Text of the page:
Korea 2013: Gyeongju Chapter 3

Anapji Pond

We were very excited when we got up the next morning. For that day we had planned to visit a number of traditional Korean landmarks. First up, the Anapji Pond. The Korean Tourism Board had a very interesting write-up on the place, and we were drawn to visit it:

According to the historical records of ‘Samguk-sagi,’ Anapji Pond was built during the 14th year of King Munmu (in power 661-681 AD) of the Silla Kingdom (57 BC-935 AD). Small mountains were created inside the palace walls, beautiful flowers were planted, and rare animals were brought in to create an exquisitely exotic garden fit for royalty. The pond was originally built in Wolseung Fortress (erected in 101 AD during the Silla period), but the fortress was destroyed and now lies in ruins. In 1974, an excavation project revealed large spherical shapes (measuring 200 meters in diameter and 180 meters in height) which indicated that 3 islands had been located in the pond. Thanks to these important findings and existing historical records, Anapji Pond has been restored to nearly its former glory. 

We arrived to realise that the word "pond' does not actually justify the size nor the grandeur of the site. From my perspective it seemed to function more as a "lake". Built during the Shilla Dynasty, the Anapji Pond was built as part of the Crown Prince's palace. We learnt from the audio guide that the water body was designed by an architectural expert to accommodate the construction of three "islands", incorporating an elaborate drainage system to cope with changes in the annual rainfall of the area. Quite an accomplishment for that period of history!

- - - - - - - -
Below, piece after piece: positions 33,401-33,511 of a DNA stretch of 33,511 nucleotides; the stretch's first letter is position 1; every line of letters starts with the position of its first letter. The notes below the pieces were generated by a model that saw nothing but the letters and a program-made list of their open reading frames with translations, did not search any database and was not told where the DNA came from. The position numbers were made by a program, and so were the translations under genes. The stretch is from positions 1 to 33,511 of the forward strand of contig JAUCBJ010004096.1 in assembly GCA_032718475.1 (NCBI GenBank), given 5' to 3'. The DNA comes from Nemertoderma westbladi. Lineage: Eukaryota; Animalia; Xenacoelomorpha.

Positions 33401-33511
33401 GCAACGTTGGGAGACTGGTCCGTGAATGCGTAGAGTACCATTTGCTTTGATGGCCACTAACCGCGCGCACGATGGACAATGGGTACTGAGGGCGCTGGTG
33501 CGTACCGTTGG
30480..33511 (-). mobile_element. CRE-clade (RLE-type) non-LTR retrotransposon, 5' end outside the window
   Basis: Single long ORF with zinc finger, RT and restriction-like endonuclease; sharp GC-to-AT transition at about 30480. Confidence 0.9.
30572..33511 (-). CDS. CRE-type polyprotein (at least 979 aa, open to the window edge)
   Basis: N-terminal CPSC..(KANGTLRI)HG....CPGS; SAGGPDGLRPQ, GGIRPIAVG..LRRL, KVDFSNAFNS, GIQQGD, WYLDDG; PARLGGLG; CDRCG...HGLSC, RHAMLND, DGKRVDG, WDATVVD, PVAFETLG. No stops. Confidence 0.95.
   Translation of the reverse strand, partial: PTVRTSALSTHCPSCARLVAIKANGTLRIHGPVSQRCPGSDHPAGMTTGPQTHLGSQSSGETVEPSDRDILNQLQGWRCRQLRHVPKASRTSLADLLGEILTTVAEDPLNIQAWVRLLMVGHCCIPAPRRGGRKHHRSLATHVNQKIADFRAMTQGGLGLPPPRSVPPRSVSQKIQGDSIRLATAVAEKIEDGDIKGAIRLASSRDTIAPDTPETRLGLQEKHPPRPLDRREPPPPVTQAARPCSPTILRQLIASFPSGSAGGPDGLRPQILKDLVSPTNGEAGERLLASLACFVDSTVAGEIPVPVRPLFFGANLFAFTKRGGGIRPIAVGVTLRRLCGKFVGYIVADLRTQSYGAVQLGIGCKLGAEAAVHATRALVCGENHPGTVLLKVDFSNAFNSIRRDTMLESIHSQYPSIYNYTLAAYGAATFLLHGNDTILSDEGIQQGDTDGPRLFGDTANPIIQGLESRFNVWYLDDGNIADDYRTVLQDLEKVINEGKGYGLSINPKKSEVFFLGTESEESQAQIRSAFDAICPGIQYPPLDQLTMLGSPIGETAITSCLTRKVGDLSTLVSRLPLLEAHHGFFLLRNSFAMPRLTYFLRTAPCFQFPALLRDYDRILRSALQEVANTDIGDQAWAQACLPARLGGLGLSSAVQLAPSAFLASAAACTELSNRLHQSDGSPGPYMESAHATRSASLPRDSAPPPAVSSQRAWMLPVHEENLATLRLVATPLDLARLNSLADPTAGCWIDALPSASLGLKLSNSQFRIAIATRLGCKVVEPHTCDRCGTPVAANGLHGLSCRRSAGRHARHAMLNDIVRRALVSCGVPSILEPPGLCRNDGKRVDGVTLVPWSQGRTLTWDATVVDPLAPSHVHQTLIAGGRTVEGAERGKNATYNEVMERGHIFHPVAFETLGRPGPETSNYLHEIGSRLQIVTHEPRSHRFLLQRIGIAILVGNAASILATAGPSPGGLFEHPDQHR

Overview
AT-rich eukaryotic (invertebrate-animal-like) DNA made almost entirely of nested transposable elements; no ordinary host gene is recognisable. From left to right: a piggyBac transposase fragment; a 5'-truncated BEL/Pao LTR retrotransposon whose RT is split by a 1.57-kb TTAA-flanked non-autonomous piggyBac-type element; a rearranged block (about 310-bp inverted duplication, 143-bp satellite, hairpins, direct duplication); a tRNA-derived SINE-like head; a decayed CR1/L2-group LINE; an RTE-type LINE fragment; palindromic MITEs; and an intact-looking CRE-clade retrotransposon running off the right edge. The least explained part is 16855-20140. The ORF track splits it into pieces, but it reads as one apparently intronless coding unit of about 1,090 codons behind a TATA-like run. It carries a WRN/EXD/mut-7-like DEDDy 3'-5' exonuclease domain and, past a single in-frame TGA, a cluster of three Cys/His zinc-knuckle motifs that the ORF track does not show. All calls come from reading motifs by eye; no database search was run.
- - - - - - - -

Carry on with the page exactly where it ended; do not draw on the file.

The lovely palatial pavilions. During its heyday the garden
complex could apparently accommodate 1,000 people.
View of Anapji Pond from the main entrance.
The "islands" floating on the elaborate water feature.
Our sons were of course at home in the
natural surroundings, enjoying the lovely
"forest" grounds nearby.

Cheomseongdae Observatory & the Daereungwon Tombs
Referring to the map of the area, our next location, the Cheomseongdae Observatory built by Queen Seondeok was just separated by the Anapji Pond by one main road. What we didn't expect was that the road was very long; moreover travelling with two young kids magnifies the total time taken. We were therefore relieved when we finally arrived at the site.

According to Korean Tourism, the Observatory was built by one of the country's greatest rulers for astronomical purposes:

Cheomseongdae is the oldest existing astronomical observatory in Asia. 
Constructed during the reign of Queen Seon-deok (632-647), it was used for observing the stars in order to forecast the weather. This stone structure is a beautiful combination of straight lines and curves, and was designated as National Treasure No.31 on December 20th, 1962. 

Cheomseongdae was built in a cylinder shape with stones 30cm in diameter. 362 stones were piled up to make 27 levels. Roughly 4.16m up from the bottom there is a 1㎡ square entrance and a space to hang a ladder under it. 
The inside is filled with soil up to the 12th level, and the 19th, 20th, 25th, and 26th levels all have long rocks hanging on two areas, shaped as the Chinese letter 'δΊ•' (jeong). 

It stands 9.17m high and the base stone on each side measures 5.35m.